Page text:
A Kenya Power & Lighting Company. KPLCs employees will no longer be enjoying their customary afternoon tea

Even the richest parastatals in the country are feeling the pinch of the government’s empty pockets, the funds squeeze is now being felt at the Kenya Power where employees will no longer be enjoying their customary afternoon tea.

Kenya Power Acting General Manager, Human Resources & Administration David Monandi in a statement issued on Tuesday said that the directive takes effect on December 1 as the management implements a raft of measures “to manage various costs”.

“Management seeks the support, cooperation, and understanding of everyone as we navigate to turn around the business,” reads the statement.

The directive will bring the company’s well-treated employees back to reality especially considering that the company might be forced to make more penny-pinching changes.

The company’s Managing director Bernard Ngugi says that the company is grappling with high staff maintenance costs and shrinking revenues.

Ngugi cites overtime travel and associated cost elements that have put the company in a position where it is struggling to balance its books.

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“These costs have reached unsustainable levels ultimately affecting our bottom line and threatening the sustainability of the business,” Ngugi noted in the statement.

The move has generated debate online with many opining that the money that will be saved following the directive is a drop in the ocean considering the company’s precarious financial position.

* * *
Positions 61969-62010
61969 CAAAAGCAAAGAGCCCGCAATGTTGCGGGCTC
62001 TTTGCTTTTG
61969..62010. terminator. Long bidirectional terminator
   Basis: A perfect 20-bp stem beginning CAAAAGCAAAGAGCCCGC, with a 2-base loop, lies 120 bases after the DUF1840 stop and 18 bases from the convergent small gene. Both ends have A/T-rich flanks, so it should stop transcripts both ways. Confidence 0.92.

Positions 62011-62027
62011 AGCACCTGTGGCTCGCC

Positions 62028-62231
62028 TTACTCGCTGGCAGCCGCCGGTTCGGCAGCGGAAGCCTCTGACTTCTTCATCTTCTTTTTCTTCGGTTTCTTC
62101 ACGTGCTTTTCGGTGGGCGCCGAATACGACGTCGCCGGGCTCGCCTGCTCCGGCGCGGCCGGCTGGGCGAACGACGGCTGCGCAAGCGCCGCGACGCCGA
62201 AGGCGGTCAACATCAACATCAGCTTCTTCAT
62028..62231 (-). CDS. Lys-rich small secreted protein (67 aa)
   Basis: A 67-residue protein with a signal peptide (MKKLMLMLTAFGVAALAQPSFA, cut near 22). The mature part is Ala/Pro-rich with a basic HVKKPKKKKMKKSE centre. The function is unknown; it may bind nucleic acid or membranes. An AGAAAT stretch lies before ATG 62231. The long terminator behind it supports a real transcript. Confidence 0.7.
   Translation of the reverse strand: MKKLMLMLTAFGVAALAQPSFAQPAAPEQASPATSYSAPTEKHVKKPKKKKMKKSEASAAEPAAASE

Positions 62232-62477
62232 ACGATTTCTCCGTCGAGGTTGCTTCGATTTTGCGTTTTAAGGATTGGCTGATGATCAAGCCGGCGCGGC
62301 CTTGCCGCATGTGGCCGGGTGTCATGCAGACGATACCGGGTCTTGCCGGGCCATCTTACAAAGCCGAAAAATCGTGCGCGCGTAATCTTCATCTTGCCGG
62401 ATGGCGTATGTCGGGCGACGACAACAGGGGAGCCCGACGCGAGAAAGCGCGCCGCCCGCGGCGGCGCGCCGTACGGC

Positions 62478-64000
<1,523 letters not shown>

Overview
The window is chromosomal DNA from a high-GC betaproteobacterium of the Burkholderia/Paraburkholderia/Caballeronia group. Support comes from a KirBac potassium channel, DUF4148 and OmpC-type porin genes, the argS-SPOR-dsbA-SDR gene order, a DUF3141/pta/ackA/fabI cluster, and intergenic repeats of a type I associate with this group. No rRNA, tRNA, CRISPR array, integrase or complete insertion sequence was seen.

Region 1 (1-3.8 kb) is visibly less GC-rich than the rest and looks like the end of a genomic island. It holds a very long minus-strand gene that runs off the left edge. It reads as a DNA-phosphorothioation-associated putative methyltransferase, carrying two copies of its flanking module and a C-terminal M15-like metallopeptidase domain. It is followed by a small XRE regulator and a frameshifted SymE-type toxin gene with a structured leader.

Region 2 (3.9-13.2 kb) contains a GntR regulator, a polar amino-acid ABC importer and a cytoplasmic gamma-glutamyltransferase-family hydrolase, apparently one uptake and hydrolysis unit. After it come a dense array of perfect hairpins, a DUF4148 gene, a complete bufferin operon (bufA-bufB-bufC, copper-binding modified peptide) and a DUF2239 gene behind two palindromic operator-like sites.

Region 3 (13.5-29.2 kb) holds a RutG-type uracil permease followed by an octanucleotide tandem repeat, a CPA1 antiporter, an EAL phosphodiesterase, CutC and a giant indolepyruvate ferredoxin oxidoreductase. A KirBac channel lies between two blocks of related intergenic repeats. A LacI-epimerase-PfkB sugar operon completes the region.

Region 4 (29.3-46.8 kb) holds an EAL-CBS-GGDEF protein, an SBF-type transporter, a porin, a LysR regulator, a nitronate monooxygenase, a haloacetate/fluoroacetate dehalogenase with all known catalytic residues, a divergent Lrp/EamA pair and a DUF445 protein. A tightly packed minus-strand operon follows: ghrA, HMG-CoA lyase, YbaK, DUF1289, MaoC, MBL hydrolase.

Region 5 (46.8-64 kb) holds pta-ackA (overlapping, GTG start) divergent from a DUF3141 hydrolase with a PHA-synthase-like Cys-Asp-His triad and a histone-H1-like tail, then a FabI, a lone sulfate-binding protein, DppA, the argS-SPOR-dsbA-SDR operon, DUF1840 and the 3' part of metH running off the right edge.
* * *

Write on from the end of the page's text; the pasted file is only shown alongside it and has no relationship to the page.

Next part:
“Hooray, Kenya Power has found a way out of its financial black hole. But I bet the CEO’s expense account can more than adequately cover afternoon tea for all staff,” mocked a veteran journalist contributing to the debate in a professional WhatsApp group.

“We don’t even have to venture into what gets lost through wastage and theft ,” added the journalist.

Late Employees

Ngugi further lamented that a section of the company’s staff has been reporting late to work and leaving early saying that these instances have been noted with concern.

“Supervisors will be held accountable for the containment and control of various costs in their respective dockets including offering effective leadership,” said Ngugi.

Inflating Electricity Bills

The electricity retailer has been on the spot for inflating electricity bills. The company agreed to an out of court settlement after city lawyer Apollo Mboya moved to court challenging new power tariffs that KPLC wanted to implement.

The company’s managers have also been summoned by senators over the inflated bills.

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Samuel Gitonga is a senior reporter at BUSINESS TODAY. Email: [email protected]

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